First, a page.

It was Caiaphas who had given counsel to the Jews that it was expedient that one man should die for the people.  See 11:50.  Without knowing it, Caiaphas had uttered a prophecy in 11:49-50~”You know nothing at all; you do not understand that it is expedient for you that one man should die for the people, and that the whole nation should not perish.”  The irony is that Caiaphas intended the words in a sense far different than the prophetic reality they contained.  It was Caiaphas who knew “nothing at all.”

18:15  Simon Peter followed Jesus, and so did another disciple. As this disciple was known to the high priest, he entered the court of the high priest along with Jesus,
18:16  while Peter stood outside at the door. So the other disciple, who was known to the high priest, went out and spoke to the maid who kept the door, and brought Peter in.
18:17  The maid who kept the door said to Peter, “Are not you also one of this man’s disciples?” He said, “I am not.”
18:18  Now the servants and officers had made a charcoal fire, because it was cold, and they were standing and warming themselves; Peter also was with them, standing and warming himself.

There is a reason why the last pericope (vss 12-14) ended with a reference to the unwitting prophecy of Caiaphas.  Jesus, with full knowledge uttered a prophecy regarding St Peter’s three denials, and that prophecy begins its fulfillment here (see 13:36-38).

Peter followed Jesus…now the servants and officers had made a charcoal fire, because it was cold…Peter also was with them, standing and warming himself.

Peter is following Jesus, an act of discipleship, as if he is determined to-in spite of our Lord’s prophecy-fulfill his boast “I will lay down my life for you” (13:37 NAB).  But all is not well, as we soon see Peter denying knowledge of his Lord and standing with those who had arrested Jesus, as Judas had stood with them to betray Him.  But Peter’s fate is not the same as that of Judas; as the Gospel ends Peter will be found standing in the presence of the Risen Lord, before a charcoal fire, and he will be given the task the feeding the lamb and tending the sheep of the Lord’s flock.  His threefold denial will be reversed with a threefold confession of love (21:15-17); and his desire to follow Jesus to death will finally be realized (21:18-19), as Jesus had predicted (13:36);  and the unfallen Peter, who spent much of the second half of the Gospel playing second fiddle to the other disciple(13:21-24; 18:16; 20:4, 8) will now be followed by that disciple (21:20)-such is the paradox of the Gospel.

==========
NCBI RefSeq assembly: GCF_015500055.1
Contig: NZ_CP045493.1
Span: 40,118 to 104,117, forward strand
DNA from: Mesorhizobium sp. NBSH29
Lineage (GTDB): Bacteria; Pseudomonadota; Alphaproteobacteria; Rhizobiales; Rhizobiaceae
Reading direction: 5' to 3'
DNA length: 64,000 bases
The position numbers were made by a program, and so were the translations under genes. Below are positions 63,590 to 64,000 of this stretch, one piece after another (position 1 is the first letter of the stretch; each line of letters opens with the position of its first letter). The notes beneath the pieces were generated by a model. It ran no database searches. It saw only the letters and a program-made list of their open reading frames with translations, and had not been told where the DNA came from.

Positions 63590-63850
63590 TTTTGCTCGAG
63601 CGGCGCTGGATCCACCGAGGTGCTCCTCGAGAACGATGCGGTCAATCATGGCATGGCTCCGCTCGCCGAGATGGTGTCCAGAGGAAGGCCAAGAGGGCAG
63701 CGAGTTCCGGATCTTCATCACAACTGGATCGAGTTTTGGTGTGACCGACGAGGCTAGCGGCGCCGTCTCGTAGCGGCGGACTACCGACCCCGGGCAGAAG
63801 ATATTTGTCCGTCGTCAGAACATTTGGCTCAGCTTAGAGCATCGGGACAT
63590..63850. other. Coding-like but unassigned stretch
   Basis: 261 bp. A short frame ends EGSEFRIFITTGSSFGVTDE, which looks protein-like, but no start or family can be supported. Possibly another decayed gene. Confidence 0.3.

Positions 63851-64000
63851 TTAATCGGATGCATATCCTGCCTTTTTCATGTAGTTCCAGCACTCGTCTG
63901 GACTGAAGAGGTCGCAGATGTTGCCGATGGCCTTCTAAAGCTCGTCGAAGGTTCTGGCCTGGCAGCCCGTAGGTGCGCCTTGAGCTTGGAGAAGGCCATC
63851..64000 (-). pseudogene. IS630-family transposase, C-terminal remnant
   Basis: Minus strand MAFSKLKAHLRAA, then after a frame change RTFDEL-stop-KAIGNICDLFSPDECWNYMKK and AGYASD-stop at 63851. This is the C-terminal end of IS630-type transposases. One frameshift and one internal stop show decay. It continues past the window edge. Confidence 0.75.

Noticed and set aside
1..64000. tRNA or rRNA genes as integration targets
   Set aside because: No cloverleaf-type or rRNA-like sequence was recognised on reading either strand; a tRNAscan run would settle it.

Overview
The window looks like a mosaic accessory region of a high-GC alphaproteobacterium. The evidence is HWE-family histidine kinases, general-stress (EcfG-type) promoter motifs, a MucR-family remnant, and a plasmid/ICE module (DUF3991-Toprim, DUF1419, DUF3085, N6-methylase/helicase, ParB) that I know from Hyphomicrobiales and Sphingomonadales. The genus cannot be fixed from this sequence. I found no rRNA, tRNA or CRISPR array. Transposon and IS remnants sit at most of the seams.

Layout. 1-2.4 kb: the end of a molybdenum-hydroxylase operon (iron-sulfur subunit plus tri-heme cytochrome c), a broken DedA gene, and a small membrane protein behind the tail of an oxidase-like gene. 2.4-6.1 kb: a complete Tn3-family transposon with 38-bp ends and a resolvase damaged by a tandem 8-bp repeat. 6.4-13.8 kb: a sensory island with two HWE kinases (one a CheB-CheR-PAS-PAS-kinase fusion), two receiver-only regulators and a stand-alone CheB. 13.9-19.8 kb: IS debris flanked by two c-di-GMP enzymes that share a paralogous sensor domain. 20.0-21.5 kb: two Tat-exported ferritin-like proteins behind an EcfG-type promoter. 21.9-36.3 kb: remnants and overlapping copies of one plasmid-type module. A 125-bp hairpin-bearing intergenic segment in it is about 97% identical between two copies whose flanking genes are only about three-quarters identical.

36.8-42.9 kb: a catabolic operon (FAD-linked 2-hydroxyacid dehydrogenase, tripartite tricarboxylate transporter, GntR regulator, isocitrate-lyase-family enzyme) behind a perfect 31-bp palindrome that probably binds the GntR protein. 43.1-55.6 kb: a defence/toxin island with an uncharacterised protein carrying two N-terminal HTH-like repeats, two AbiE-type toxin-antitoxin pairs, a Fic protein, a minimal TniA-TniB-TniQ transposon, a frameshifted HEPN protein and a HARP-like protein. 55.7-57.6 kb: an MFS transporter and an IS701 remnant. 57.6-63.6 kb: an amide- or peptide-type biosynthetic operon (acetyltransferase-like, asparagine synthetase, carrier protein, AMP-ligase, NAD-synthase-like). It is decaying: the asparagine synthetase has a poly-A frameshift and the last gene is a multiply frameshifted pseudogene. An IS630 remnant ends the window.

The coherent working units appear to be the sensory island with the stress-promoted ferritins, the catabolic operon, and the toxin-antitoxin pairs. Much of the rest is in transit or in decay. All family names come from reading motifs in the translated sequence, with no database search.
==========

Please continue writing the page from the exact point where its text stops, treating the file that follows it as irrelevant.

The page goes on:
G.K. Chesterton: “When Christ at a symbolic moment was establishing His great society, He chose for its comer-stone neither the brilliant Paul nor the mystic John, but a shuffler, a snob a coward–in a word, a man. And upon this rock He has built His Church, and the gates of Hell have not prevailed against it. All the empires and the kingdoms have failed, because of this inherent and continual weakness, that they were founded by strong men and upon strong men. But this one thing, the historic Christian Church, was founded on a weak man, and for that reason it is indestructible. For no chain is stronger than its weakest link.”

18:19  The high priest then questioned Jesus about his disciples and his teaching.
18:20  Jesus answered him, “I have spoken openly to the world; I have always taught in synagogues and in the temple, where all Jews come together; I have said nothing secretly.
18:21  Why do you ask me? Ask those who have heard me, what I said to them; they know what I said.”
18:22  When he had said this, one of the officers standing by struck Jesus with his hand, saying, “Is that how you answer the high priest?”
18:23  Jesus answered him, “If I have spoken wrongly, bear witness to the wrong; but if I have spoken rightly, why do you strike me?”

Notice how the beginning of Jesus’ interrogation (18:19-24) is sandwiched between the first (18:17) and subsequent denials of Peter (18:25-27).  This forces the reader to see the events as closely connected.

Jesus had given His disciples an opportunity to avoid what was to befall Him, knowing that they could not withstand it at that time, but Peter, in his pride had refused to take advantage, and was now paying the price.  Meanwhile, Jesus is portrayed as defending Himself.  Father Donald Senior: “While Jesus boldly proclaims his identity and mission before the high priest, Petr crumples in fear and denies his discipleship.”

19. Questioned Jesus about his disciples and his teaching. The Catholic Commentary on Holy Scripture: “The questions of Caiphas have reference to two points—disciples whereon a political charge might be grafted, and teaching, in view of religious consequences.”

St John Chrysostom: “As they could bring no charge against Christ, they asked Him of His disciples: The high priest then asked Jesus of His disciples; perhaps where they were, and on what account He had collected them, he wished to prove that he was a seditious and factious person whom no one attended to, except His own disciples.”

20. Jesus answered him, “I have spoken openly to the world; I have always taught in synagogues and in the temple, where all Jews come together; I have said nothing secretly.